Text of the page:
HOWARD LAKE, MN It turns out that you can go home again. Jenny Munson Wikoff has returned to Howard Lake, where she grew up, and opened a large store, The Vintage Exchange, in the town’s former drug store building.
“It just seemed right,” she said. “This seems like home.”
Slightly less than a decade ago, Jenny and her husband, Neil moved from a tiny home to a huge one.
Furnishing the many open rooms with things they liked was a challenge. But not for long.
Jenny began scouring garage sales and thrift stores, picking out old and worn out items they needed. She often felt her finds could be restyled, re-used, or re-purposed by simply adding a little paint.
Jenny found she loved making older things look nice again. She painted her furniture finds in the garage or her driveway, and people began to take notice.
A business blossoms
Friends spotted Jenny’s talent for painting tired-looking furniture into something that both looked beautiful and was functional.
Soon, Jenny was selling her painted creations on Craig’s List.
“I love when a piece is in the worst shape, and I can turn it around with paint,” she said. “You don’t have to have lots of money to have cool stuff.”
Setting up shop #1
Eventually, the Wikoffs decided to open a vintage store in Cokato. Both Neil and Jenny have more than 20 years of experience working in retail business. “We got used to merchandising,” Jenny said.
After 2.5 successful and growing years in Cokato, Jenny heard that the old drugstore building in Howard Lake was potentially available. She said she has had her eye on that particular building for years.
“Anybody who grew up here remembers this place,” she said. Jenny recalls the former Howard Lake Drug Company’s building’s creaky floors from when she was just a little girl.
In high school, Jenny remembers decorating the shop windows for homecoming with her good friend, Jennifer Ringold.
Lock, stock, and barrel
Once the Wikoffs rented the historic Howard Lake building, they needed a plan for how to move all the merchandise from the Cokato store to Howard Lake.
“It was fast and furious,” Jenny laughed. “We moved the last things from Cokato Feb. 20, and opened for business in Howard Lake Feb. 26.”
The move caused more than one sleepless night. “I did all of the planning when I should have been sleeping,” Jenny said. “I should have been sleeping, because then we worked all day.”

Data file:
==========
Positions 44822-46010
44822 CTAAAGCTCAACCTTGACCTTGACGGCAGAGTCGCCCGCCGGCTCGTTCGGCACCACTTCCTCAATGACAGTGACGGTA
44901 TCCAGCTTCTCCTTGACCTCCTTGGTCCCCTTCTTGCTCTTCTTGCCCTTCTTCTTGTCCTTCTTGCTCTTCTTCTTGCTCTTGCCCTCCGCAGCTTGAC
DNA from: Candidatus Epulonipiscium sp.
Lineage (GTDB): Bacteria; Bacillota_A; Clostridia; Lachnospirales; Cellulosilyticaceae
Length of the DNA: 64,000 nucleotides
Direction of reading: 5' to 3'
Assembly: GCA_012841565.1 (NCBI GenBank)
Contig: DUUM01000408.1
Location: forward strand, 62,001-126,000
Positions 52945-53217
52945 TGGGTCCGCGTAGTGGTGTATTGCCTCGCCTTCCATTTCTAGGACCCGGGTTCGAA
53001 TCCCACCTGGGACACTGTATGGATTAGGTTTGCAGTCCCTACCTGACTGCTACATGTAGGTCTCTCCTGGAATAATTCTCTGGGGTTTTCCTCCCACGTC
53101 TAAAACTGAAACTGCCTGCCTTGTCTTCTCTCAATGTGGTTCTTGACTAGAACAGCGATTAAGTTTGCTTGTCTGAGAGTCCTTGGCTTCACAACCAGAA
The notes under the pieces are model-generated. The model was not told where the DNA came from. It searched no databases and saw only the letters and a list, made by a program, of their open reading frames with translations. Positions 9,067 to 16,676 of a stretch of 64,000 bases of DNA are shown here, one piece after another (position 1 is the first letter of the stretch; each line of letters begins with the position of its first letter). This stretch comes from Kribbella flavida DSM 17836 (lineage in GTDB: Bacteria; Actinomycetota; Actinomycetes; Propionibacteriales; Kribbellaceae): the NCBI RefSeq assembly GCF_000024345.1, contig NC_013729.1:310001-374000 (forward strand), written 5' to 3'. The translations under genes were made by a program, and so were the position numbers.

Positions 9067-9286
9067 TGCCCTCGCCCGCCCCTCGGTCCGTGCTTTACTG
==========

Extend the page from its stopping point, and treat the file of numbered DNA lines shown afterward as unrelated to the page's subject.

Neil jokes he was up for the move, since it changed his six- mile commute to 11 blocks.
Everywhere the eye can see
These days, when people enter the front door of The Vintage Exchange, they often pause momentarily to take it all in. The entire store is merchandised with antique and vintage items, as well as a few homemade pieces. “We have something for everyone,” Neil said.
The Wikoffs even made sure to include a “man-cave” area, although a spot like that is atypical for a vintage store.
The man cave merchandise rotates just as quickly as other vintage items. Neil indicated male customers tend to gravitate toward old advertising, “beer stuff,” and duck decoys.
Jenny said most people collect things they fondly remember from their childhoods. “Everybody connects with something,” she said.
Many of the shop’s items come from garage sales, thrift stores, and auctions. The Wikoffs provide much of the inventory, but they also sell on consignment, and offer vendor booths for rent.
Jenny said she loves it when people come into the store to share what they collect and are passionate about. She has been privileged to see diverse collections. For example, some people collect collie dog items, chicken items, other people prefer roosters, and one gentleman showed off a few selections from his 1,000-count rubber ducky collection.
Stop in, and make yourself comfortable
Jenny, who readily admits to being Howard Lake history-obsessed, has kept the store’s original soda fountain and will eventually get it back in working order. Right now, visitors can grab a cup of coffee, and a cookie, and pick one of several comfortable areas throughout the store to sit and visit, or browse through a large collection of old local history books and yellowed newspapers.
“You won’t find any current events here,” Jenny laughed. “And it won’t be new news.”
Jenny is the opposite of a high-pressure sales person.
“People don’t have to buy things,” she insisted, “We want people to come in, chat, have coffee, and talk local history.”
She also indicated she would love to see and hear more about what other people collect. “We want everyone to feel welcome here,” she said.
Easy to find, hard to leave
The Vintage Exchange is located in the “old drugstore building” at 732 6th St. in Howard Lake. Current store hours are Thursday and Friday from 10 a.m. to 6 p.m., and Saturday from 10 a.m. to 4 p.m. A link to The Vintage Exchange is available on the Herald Journal website.